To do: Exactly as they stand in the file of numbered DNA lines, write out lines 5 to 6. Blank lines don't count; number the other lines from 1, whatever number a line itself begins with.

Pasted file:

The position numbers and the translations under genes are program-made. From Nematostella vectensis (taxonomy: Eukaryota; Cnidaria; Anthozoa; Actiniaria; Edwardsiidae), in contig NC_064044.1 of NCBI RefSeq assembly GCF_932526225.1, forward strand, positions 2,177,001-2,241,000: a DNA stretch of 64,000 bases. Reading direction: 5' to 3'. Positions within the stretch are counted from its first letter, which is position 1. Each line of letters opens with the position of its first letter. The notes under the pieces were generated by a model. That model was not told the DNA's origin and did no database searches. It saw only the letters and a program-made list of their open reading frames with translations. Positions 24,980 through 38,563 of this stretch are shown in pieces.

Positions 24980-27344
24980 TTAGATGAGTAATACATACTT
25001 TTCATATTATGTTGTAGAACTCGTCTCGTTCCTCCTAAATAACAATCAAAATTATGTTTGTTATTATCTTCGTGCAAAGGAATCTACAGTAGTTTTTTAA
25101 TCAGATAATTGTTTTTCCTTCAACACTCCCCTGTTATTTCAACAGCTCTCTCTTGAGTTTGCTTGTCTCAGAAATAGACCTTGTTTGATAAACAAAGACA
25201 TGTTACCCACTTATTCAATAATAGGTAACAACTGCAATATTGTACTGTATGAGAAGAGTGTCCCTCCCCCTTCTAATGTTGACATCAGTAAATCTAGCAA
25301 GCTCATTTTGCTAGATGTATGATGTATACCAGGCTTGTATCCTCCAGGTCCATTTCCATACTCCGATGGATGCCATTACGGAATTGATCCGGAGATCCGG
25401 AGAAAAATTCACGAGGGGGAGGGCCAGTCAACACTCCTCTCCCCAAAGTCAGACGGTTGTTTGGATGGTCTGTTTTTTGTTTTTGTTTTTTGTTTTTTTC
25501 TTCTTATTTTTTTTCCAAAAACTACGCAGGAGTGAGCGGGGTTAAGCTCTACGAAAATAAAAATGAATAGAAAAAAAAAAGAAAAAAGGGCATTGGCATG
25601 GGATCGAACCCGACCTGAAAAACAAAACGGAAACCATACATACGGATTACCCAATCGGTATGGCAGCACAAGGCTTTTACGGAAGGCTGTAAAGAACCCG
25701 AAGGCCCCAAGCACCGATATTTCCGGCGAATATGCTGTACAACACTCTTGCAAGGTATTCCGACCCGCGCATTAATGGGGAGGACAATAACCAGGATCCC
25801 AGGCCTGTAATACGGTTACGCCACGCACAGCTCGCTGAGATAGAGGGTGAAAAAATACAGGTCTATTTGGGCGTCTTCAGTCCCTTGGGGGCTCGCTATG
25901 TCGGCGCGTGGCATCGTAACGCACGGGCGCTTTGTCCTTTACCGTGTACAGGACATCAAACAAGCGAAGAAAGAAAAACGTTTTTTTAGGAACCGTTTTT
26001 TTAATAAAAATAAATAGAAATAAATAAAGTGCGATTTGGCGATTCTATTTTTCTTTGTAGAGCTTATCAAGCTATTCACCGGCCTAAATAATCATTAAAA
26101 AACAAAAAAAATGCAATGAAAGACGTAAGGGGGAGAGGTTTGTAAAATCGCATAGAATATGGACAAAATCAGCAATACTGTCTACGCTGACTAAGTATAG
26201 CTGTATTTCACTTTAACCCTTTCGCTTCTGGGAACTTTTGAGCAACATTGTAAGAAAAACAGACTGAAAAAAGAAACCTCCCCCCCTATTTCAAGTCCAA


25101 TCAGATAATTGTTTTTCCTTCAACACTCCCCTGTTATTTCAACAGCTCTCTCTTGAGTTTGCTTGTCTCAGAAATAGACCTTGTTTGATAAACAAAGACA
25201 TGTTACCCACTTATTCAATAATAGGTAACAACTGCAATATTGTACTGTATGAGAAGAGTGTCCCTCCCCCTTCTAATGTTGACATCAGTAAATCTAGCAA